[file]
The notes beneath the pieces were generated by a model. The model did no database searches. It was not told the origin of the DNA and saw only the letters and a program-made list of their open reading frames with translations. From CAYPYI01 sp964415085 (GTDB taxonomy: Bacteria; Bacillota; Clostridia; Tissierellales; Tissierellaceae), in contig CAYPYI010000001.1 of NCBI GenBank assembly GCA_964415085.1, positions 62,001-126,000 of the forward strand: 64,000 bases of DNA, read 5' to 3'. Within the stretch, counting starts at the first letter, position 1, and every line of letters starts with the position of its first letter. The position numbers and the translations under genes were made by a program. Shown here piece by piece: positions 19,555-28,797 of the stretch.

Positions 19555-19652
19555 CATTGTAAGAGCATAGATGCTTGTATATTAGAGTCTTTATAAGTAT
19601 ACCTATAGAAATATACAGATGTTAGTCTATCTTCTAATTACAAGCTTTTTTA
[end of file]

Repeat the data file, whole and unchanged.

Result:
The notes beneath the pieces were generated by a model. The model did no database searches. It was not told the origin of the DNA and saw only the letters and a program-made list of their open reading frames with translations. From CAYPYI01 sp964415085 (GTDB taxonomy: Bacteria; Bacillota; Clostridia; Tissierellales; Tissierellaceae), in contig CAYPYI010000001.1 of NCBI GenBank assembly GCA_964415085.1, positions 62,001-126,000 of the forward strand: 64,000 bases of DNA, read 5' to 3'. Within the stretch, counting starts at the first letter, position 1, and every line of letters starts with the position of its first letter. The position numbers and the translations under genes were made by a program. Shown here piece by piece: positions 19,555-28,797 of the stretch.

Positions 19555-19652
19555 CATTGTAAGAGCATAGATGCTTGTATATTAGAGTCTTTATAAGTAT
19601 ACCTATAGAAATATACAGATGTTAGTCTATCTTCTAATTACAAGCTTTTTTA